Straight Back to Business for the Fed

By Glenn Dyer | More Articles by Glenn Dyer

US Treasury Secretary Janet Yellen provided a delicious irony in the aftermath of the President Biden’s nomination of current Fed chair, Jay Powell to a second term on Monday.

A former one term Fed chair (and denied of a second by Donald Trump’s appointment of Powell) Ms Yellen said in an interview that Mr Powell and his new deputy, Lael Brainard will have an important role to play over the longer term to ensure that inflation does not become “endemic.”

In her time at the head of the Fed it was Treasury secretaries and others who urged her to take a certain course of action, so for her to be urging her successor to keep his eye on inflation had a touch of irony.

The first big question is what happens at the Fed’s December 14-15 meeting.

Powell and Brainard made no secret of inflation’s importance and both addressed the subject in brief comments after President Biden’s announcement on Monday.

Both noted the impact high inflation is having on the US economy and American families

“We know that high inflation takes a toll on families, especially those less able to meet the higher costs of essentials, like food, housing and transportation,” Powell said in comments alongside Biden and Brainard.

“We will use our tools both to support the economy – a strong labor market – and to prevent higher inflation from becoming entrenched.”

Investors will now be looking for signs from both about how ’transient’ they see inflation for 2022.

Any move to drop that word or modify the belief that inflation will ease next year would see a rise in the dollar and bond yields, and possibly force Wall Street onto the back foot.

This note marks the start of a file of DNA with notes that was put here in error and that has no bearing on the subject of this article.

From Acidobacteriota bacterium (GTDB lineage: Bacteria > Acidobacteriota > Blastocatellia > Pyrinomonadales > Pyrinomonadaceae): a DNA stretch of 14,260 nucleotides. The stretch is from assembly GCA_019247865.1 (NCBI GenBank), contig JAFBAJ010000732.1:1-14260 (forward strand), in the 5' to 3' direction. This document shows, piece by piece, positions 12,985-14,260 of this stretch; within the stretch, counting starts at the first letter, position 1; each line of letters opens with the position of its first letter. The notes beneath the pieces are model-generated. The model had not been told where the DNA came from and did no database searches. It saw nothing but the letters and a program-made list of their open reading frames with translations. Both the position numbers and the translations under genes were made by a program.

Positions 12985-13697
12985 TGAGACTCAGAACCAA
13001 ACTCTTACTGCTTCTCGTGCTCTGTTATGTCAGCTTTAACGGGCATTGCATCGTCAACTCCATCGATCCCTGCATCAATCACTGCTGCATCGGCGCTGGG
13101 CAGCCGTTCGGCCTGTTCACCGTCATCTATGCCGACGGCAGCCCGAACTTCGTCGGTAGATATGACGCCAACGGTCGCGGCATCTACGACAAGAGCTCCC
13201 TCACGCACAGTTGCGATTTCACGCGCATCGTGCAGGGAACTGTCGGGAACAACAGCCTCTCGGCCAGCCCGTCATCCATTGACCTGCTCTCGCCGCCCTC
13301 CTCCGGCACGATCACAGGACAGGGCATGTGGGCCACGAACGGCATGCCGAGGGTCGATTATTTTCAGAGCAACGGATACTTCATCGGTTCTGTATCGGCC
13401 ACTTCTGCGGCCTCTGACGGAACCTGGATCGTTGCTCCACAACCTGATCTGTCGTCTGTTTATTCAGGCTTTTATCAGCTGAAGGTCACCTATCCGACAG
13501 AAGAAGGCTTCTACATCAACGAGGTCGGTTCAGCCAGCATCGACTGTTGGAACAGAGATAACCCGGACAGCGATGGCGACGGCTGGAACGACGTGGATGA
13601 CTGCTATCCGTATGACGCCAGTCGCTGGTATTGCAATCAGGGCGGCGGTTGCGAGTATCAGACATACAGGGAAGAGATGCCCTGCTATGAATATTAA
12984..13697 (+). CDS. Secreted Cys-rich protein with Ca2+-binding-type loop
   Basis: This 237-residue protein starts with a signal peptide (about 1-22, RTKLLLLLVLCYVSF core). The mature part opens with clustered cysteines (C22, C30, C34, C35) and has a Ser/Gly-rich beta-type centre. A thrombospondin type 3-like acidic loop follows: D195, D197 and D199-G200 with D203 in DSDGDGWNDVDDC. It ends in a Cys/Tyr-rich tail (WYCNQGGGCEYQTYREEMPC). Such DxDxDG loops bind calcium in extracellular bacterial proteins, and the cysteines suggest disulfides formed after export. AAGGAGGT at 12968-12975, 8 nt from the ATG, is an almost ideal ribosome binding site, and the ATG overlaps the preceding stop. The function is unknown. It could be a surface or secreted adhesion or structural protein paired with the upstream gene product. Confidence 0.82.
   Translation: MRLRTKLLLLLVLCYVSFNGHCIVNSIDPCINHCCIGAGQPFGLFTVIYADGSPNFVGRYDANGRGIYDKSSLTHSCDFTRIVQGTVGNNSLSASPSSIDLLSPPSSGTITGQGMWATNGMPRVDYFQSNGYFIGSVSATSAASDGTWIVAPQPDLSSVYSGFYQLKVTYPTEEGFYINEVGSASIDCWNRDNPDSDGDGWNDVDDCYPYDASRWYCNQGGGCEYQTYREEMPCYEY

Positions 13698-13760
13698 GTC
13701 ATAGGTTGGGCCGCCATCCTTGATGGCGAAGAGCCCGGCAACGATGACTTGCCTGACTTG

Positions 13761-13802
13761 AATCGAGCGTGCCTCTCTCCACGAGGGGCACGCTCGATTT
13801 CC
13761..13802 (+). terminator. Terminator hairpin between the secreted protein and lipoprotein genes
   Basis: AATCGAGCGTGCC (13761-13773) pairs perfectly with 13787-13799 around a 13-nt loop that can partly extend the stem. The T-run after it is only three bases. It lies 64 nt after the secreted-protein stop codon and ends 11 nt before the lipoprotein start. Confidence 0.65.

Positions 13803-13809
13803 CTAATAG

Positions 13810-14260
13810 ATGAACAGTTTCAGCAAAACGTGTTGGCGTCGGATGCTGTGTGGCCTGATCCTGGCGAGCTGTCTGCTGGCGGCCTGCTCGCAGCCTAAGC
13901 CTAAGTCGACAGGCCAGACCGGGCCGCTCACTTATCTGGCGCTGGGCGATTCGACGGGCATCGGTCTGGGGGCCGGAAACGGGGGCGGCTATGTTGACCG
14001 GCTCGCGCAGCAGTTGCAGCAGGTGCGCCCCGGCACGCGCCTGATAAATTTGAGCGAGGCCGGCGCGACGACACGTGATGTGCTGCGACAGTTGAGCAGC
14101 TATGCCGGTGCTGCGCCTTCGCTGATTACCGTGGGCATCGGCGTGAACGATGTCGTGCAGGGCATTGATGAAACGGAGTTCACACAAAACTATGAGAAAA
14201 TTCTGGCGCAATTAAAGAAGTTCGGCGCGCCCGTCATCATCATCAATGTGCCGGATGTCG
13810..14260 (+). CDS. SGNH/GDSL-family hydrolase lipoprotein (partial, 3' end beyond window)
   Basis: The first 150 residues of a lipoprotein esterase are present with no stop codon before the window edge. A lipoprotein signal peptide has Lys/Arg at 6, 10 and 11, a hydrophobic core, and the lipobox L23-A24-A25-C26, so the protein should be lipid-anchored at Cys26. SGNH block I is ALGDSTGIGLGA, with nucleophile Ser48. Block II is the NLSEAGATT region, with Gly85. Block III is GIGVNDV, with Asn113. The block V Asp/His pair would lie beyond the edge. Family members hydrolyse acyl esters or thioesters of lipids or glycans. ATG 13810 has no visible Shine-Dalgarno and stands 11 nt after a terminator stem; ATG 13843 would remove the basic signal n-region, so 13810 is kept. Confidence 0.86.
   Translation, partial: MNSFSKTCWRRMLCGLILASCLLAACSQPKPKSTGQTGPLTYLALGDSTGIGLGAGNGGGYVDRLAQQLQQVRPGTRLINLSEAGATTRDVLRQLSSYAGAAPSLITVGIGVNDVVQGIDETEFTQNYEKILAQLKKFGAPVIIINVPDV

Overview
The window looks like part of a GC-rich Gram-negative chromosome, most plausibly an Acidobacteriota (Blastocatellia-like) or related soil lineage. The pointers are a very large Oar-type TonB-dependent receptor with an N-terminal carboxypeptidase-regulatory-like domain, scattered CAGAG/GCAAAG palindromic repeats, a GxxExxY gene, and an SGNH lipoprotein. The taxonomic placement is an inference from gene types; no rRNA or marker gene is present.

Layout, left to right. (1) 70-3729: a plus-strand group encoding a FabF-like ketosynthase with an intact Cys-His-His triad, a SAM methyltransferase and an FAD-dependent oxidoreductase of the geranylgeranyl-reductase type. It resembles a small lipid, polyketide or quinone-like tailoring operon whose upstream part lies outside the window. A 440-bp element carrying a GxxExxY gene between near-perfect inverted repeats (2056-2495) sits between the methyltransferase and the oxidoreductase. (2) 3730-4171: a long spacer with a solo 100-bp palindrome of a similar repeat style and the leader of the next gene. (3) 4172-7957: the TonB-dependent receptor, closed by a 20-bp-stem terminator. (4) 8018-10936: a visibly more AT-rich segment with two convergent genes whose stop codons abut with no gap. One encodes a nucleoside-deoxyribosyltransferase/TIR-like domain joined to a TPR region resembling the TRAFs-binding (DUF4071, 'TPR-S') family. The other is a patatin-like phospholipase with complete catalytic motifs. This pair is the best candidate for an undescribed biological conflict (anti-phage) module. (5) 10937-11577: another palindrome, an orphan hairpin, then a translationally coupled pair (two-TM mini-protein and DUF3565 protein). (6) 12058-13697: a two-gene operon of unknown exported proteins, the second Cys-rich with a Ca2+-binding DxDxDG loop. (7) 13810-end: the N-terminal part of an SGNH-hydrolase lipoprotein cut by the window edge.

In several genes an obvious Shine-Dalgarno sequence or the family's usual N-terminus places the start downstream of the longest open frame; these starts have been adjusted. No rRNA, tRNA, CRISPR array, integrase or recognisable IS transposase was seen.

The second nomination of Powell and the elevation of Ms Brainard from a senior governor to Deputy Chair won the approval of markets in the US and elsewhere on Tuesday.

The ASX bounced back from a fall in overnight futures trading with a second daily rise in iron ore prices helping as well as the favourable reaction to the renomination of Powell and that of Ms Brainard.

Yellen said she believed Powell’s nomination and that of Ms Brainard would win broad support in Congress and that she was confident in their ability “to make good judgments” on balancing the Fed’s dual mandates of maintaining maximum employment and price stability.

“I think we do have to be concerned about inflation. It’s reached the levels that concern most Americans who are seeing it and their pocketbook when they go to the store to buy food or to fill up their cars,” said Yellen, who was Fed chair from 2014 to 2018.

She adding she believes that it is due to a supply-demand imbalance and economic bottlenecks that need to be worked out and expressed confidence the surge in prices would subside.

“Over the longer run, the Fed needs to play an important role to make sure that this doesn’t become endemic. And I know that he can be counted on to do that,” she said of Powell.

Ms Yellen said the US is now experiencing a “strong growth spurt” that will continue into next year and it is up to the Fed to determine how much monetary support is needed, given falling unemployment, built-up household savings and other factors.

“What we do see in the marketplace, with a strong dollar and generally low, longer-term interest rates, is confidence that inflation is not something that is going to become long lasting or endemic in the U.S. economy and that’s important.”

She said the Fed was gearing up to include analysis of climate change as part of its stress testing because it “poses a major risk to financial institutions.”

The approach on climate change will be the biggest change from Yellen’s time as chair

Investors think the new pairing at the top of the central bank will start tightening monetary policy faster than previously forecast and that’s going to be bad news for big techs.

All up the reaction tells us that continuity matters more to investors than a new face at the top of the Fed, and that’s what the Powell nomination offers.

Fed Governor Lael Brainard, considered the main rival to Powell, was named for the role of vice-chair of the world most powerful central bank – a move that will keep progressives in the Congressional Democrats happy.

Biden also has three Fed seats to fill, including the Vice Chair for Supervision, and intends to make those in early next month – that will change the complexion of the Fed for the next four or so years. This is now going to be a major focus.


About Glenn Dyer

Glenn Dyer has been a finance journalist and TV producer for more than 40 years. He has worked at Maxwell Newton Publications, Queensland Newspapers, AAP, The Australian Financial Review, The Nine Network and Crikey.

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